Nina

  12. Jon says:

    I second Richard’s caution on the woven valve extensions. My tire shop services a lot of big commercial over-the-road trucks. They always advise replacing the woven valve extensions with solid metal ones.

    • libertatemamo says:

      Good to know. I’ll definitely address this when we get our back tires replaced in Sept.

      Nina

  13. mnwool says:

    Never heard of Anti-Sieze. Got to get me some. TST guaranteed I would not have a distance issues and when I did they sent me the repeater no charge. Well after discussions and resending them the emails of their guarantee. Your system looks great!

    • libertatemamo says:

      TST couldn’t guarantee me that I wouldn’t need a repeater when I talked to them at Q, so I guess they’ve learned not to offer. Still, I’ve heard great feedback from them as a company. People like the system and love (love) their customer service -> that’s worth a lot. They always come up on the forums as a good choice.

      Nina

  14. Doug says:

    Food for thought on the anti-seize: For galvanic corrosion to occur, there needs to be an electrolyte between the dissimilar metals. Your anti-seize could be playing that role. So on my TPMS, I just make sure the interface is completely dry. Plus, I periodically perform the “twist test” that John and Pam suggested. This would break up any corrosion that might develop.

    • libertatemamo says:

      To some extent this is possible, depending on the exact metals involved. Anti-sieze is a moisture barrier and water is the most common electrolyte out there, but there are some metallic elements in anti-sieze too. Paraffin wax or Vaseline would work too. The key is to keep water and salt out of the connections.

      Nina

  15. Stephen Agnor says:

    Nina, Borg Tire Supply is the source for the best dually valve stems. Not cheap, but you will not be disappointed.

  16. We had a Doran for five years. It didn’t have user replaceable batteries and we spent quite a bit on new sensors at $30/each as the batteries began to die. In Q this year we replaced it with the TPMS from Eez RV. We liked the size of the monitor and the fact that it didn’t have the external antenna like the Doran. The dealer told us if you turn off the monitor with the off/on switch instead of letting it go to sleep it would find the current tire pressure in just a few minutes, which it does. We are very happy with it so far.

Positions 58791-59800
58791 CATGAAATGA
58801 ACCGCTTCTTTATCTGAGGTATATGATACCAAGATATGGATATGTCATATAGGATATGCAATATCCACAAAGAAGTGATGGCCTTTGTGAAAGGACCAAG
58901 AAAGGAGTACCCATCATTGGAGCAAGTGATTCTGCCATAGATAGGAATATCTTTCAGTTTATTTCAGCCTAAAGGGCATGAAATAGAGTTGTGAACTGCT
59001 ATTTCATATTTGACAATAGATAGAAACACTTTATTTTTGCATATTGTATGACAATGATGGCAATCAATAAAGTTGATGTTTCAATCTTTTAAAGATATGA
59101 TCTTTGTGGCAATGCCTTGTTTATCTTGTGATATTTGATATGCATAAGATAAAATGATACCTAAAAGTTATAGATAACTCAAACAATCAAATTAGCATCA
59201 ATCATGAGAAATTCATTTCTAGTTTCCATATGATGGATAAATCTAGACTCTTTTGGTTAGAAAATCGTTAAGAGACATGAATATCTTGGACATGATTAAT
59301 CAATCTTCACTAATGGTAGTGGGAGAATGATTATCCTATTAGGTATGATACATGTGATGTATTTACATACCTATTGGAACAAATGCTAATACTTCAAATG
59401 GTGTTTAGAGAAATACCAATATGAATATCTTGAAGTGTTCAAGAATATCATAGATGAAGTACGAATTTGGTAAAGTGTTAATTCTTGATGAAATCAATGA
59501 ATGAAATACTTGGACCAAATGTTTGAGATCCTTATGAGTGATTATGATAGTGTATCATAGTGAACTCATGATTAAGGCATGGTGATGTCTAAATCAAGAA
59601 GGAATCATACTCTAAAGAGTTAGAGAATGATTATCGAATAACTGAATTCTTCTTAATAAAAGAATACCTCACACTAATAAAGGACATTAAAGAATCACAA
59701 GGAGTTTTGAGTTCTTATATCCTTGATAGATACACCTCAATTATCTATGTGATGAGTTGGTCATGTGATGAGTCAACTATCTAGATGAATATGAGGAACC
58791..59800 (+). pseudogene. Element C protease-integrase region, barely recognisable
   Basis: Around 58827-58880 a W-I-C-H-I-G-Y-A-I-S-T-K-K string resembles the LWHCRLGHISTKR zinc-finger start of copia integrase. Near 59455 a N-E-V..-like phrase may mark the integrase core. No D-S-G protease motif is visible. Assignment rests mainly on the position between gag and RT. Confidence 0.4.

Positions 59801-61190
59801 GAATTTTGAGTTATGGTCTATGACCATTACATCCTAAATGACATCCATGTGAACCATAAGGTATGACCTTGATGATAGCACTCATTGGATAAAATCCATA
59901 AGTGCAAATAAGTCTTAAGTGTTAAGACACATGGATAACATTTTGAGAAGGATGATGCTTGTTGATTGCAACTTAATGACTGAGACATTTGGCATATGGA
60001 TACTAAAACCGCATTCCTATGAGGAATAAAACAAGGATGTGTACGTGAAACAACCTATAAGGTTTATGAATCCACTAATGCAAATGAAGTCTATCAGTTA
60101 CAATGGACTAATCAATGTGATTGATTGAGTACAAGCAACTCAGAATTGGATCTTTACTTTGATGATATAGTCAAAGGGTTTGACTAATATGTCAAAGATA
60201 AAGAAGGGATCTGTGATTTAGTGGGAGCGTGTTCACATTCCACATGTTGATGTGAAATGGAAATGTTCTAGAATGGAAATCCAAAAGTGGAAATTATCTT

Gayle

    • libertatemamo says:

      Nice to hear the EEZ acquires so quickly. When we were at Q alot of our Monaco group had that model and liked it. I have to admit the monitor on the EEZ was the only other one I liked, apart from the Tire-Safeguard. It has a nice size.

      Nina

  17. Keepinontruckin says:

    Have you considered a pressure-equalizing system for the dual tires? That was becoming industry standard when I left tractor-trailer driving a couple years ago.
    I would agree with others that braided valve stem extensions are probably not a good idea, although I imagine they do make access easier.
    Your scale receipt showed you’re pushing the legal limits on axle weight, actually exceeding the rear of 20,000#.
    “Gauge” was mis-spelled, but I’m sure you realize that’s just a dyslexic error. :)

    • libertatemamo says:

      I’ll correct the dyslexia spelling :)
      We have not looked at pressure-equalizing systems. Actually haven’t heard of RVers using them, but now I wonder?

      I realize we’re just over the legal limits on the rear axel. Our subsequent 4-corner weigh showed us at 20,250 lbs, ~1% over. We don’t exactly carry much stuff back there so it’s simply the way the RV was built and it’s not an uncommon issue. Many of the 40-foot single rear-axle rigs exceed 20,000 lbs on their rear (some quite significantly) and this comes up quite often on the RV forums. They are actually rated to carry higher than 20,000 lbs, so from the mfg/spec point of view they are within limits, but (depending on state) they may exceed the legal limit. Since RVs rarely get weighed like commercial vehicles on the road it never really seems to come up as an issue, but yes it’s an accurate statement. I guess that also explains why you can’t really find many single-rear-axle 40-footers anymore (they’re mostly dual-axle now)…mfrs finally got wise.

      Nina

      • Will have to disagree with the “explains why you can’t really find single-rear-axle 40-footers anymore….”.